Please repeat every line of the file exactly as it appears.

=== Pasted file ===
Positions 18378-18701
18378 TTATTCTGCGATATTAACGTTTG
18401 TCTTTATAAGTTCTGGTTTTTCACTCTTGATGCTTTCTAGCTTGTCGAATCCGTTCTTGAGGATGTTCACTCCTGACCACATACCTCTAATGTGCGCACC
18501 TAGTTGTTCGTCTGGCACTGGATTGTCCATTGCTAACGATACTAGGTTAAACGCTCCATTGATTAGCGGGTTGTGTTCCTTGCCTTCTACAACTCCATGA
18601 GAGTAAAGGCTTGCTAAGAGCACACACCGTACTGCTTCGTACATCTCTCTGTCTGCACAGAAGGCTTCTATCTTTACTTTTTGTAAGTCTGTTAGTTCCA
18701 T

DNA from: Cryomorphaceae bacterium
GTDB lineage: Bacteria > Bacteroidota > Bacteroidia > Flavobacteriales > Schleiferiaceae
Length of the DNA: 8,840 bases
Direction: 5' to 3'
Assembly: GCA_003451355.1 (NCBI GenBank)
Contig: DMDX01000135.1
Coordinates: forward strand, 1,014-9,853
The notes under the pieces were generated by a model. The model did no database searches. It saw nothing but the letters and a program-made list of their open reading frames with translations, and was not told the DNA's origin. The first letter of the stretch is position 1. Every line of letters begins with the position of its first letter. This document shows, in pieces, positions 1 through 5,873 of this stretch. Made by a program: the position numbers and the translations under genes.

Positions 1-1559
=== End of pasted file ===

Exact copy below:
Positions 18378-18701
18378 TTATTCTGCGATATTAACGTTTG
18401 TCTTTATAAGTTCTGGTTTTTCACTCTTGATGCTTTCTAGCTTGTCGAATCCGTTCTTGAGGATGTTCACTCCTGACCACATACCTCTAATGTGCGCACC
18501 TAGTTGTTCGTCTGGCACTGGATTGTCCATTGCTAACGATACTAGGTTAAACGCTCCATTGATTAGCGGGTTGTGTTCCTTGCCTTCTACAACTCCATGA
18601 GAGTAAAGGCTTGCTAAGAGCACACACCGTACTGCTTCGTACATCTCTCTGTCTGCACAGAAGGCTTCTATCTTTACTTTTTGTAAGTCTGTTAGTTCCA
18701 T

DNA from: Cryomorphaceae bacterium
GTDB lineage: Bacteria > Bacteroidota > Bacteroidia > Flavobacteriales > Schleiferiaceae
Length of the DNA: 8,840 bases
Direction: 5' to 3'
Assembly: GCA_003451355.1 (NCBI GenBank)
Contig: DMDX01000135.1
Coordinates: forward strand, 1,014-9,853
The notes under the pieces were generated by a model. The model did no database searches. It saw nothing but the letters and a program-made list of their open reading frames with translations, and was not told the DNA's origin. The first letter of the stretch is position 1. Every line of letters begins with the position of its first letter. This document shows, in pieces, positions 1 through 5,873 of this stretch. Made by a program: the position numbers and the translations under genes.

Positions 1-1559